Some people just don’t like vegetables. Some people even refuse to try certain kinds – sometimes on principle. Although I believe that people should try things before they decide they don’t like them and, in general, I’m not in favor of sneaking stuff into food, I think there’s a big upside, for both kids and adults, to hiding veggies in other dishes.
What’s The Upside Of The Stealth Maneuver?
The reason to be subversive: to increase the amount of vegetables (which most of us don’t eat enough of) for (1) health and for (2) calorie control.
There is science behind hiding veggies along with serving them solo. According to a recent study, when preschoolers were fed foods lightened up by adding hidden pureed vegetables they increased their daily vegetable intake between 50 and 73 percent. Amazingly, the kids said the foods had similar taste whether there were no added vegetables or there was triple or quadruple added vegetable content. And, they ate 12% fewer calories eating food with the quadrupled vegetables compared to the food with no added vegetables.
The criticism is that kids won’t ever develop a taste for veggies on their own if you hide them But, there’s no reason to favor one method over the other. Try camouflaging veggies, but serve them in plain sight, too. Think of the deception as a healthy choice.
It Isn’t Just For Kids
There are plenty of adults who don’t eat enough veggies – or who don’t eat them at all. Certainly not a healthy strategy. Research supports hiding vegetables in foods is good for adults, too. The hidden veggies increase fiber, vitamins, minerals, and phytochemicals. And, what a bonus way to cut calories! Like the kids, adults find no significant differences in fullness or taste.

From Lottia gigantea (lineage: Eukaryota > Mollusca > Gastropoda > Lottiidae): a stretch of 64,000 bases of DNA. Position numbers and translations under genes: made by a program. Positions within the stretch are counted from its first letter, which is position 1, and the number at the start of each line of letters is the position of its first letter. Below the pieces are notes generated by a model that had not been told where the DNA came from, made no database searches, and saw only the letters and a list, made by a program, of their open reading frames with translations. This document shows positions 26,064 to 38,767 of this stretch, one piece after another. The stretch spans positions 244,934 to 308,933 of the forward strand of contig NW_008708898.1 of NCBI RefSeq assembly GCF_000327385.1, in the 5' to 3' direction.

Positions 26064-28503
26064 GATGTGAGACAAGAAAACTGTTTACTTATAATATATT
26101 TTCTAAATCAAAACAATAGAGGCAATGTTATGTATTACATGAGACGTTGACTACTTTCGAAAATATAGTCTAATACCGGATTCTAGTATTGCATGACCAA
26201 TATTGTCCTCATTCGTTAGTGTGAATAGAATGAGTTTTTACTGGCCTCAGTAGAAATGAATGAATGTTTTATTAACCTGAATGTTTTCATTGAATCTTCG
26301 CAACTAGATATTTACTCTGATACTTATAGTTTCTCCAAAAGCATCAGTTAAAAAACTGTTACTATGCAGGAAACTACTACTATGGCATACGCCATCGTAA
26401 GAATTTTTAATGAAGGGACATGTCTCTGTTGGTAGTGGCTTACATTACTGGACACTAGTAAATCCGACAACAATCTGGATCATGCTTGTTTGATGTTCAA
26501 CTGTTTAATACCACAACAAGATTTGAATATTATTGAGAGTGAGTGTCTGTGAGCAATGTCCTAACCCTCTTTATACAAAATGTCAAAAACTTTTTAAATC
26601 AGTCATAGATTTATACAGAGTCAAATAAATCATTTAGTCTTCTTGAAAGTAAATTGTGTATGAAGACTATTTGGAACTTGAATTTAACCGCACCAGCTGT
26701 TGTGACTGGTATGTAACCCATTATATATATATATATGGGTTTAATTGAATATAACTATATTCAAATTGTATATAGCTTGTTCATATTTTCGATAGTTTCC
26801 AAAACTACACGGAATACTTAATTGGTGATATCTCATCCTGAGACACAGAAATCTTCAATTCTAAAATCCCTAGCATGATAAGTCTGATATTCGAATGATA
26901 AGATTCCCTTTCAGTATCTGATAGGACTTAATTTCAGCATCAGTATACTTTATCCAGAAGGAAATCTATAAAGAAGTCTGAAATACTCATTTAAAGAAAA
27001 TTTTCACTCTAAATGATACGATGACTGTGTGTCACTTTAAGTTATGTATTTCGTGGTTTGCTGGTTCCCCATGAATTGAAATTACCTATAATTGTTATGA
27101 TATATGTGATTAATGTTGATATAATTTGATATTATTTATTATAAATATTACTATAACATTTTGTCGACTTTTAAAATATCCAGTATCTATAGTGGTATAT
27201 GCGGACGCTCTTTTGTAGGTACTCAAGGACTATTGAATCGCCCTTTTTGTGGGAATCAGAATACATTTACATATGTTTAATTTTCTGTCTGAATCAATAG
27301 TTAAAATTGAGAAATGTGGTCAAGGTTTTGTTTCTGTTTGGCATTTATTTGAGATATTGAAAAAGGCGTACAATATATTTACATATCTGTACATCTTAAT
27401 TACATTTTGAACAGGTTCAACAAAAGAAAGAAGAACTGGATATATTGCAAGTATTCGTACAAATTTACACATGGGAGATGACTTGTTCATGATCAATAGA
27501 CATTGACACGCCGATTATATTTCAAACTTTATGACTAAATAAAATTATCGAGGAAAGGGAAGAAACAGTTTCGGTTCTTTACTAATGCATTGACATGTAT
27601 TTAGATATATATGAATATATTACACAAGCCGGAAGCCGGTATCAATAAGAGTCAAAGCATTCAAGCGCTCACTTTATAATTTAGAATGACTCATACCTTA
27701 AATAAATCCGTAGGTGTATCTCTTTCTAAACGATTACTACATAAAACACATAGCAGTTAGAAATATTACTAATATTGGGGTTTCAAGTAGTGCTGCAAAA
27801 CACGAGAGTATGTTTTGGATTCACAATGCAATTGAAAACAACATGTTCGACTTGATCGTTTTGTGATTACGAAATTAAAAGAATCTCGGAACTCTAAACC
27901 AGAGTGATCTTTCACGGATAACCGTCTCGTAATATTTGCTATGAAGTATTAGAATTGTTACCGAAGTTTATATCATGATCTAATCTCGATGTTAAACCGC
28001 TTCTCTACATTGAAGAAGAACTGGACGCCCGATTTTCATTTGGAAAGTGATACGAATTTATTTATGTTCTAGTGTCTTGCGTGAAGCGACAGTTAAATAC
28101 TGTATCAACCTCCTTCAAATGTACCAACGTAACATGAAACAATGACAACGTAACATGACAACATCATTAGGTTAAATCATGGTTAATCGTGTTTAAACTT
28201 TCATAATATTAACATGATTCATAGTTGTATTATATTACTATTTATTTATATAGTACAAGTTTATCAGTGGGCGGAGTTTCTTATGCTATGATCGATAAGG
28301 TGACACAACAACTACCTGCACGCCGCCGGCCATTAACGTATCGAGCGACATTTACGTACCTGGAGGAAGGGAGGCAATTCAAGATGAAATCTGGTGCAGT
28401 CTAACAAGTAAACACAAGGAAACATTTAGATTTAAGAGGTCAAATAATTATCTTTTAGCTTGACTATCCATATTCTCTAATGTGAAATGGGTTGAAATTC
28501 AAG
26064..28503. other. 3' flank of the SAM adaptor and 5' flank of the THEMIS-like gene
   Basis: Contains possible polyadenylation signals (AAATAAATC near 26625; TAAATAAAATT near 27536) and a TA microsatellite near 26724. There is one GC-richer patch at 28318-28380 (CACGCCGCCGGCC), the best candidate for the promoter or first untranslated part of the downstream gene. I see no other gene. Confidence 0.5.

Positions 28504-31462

What To Do
The possibilities are enormous. Try experimenting with recipes to find out what works best. Try adding grated, diced, mashed, or pureed vegetables to some dishes. Or dump in a jar of already pureed baby vegetables. There’s no reason adults can’t eat them, too.
To be really subversive, try to match the color of the added vegetable to the color of the food you’re putting it into. For example, it’s hard to see pureed cauliflower in mac and cheese or some types of squash in meatballs, meatloaf, or meat sauce.
Some Easily Hidden Vegetables
These are some vegetables that have a high “sneaky quotient” – in other words, they combine nicely and go undercover pretty easily:
- Sweet potatoes
- Green beans
- Black/red beans
- Lima beans
Any other suggestions?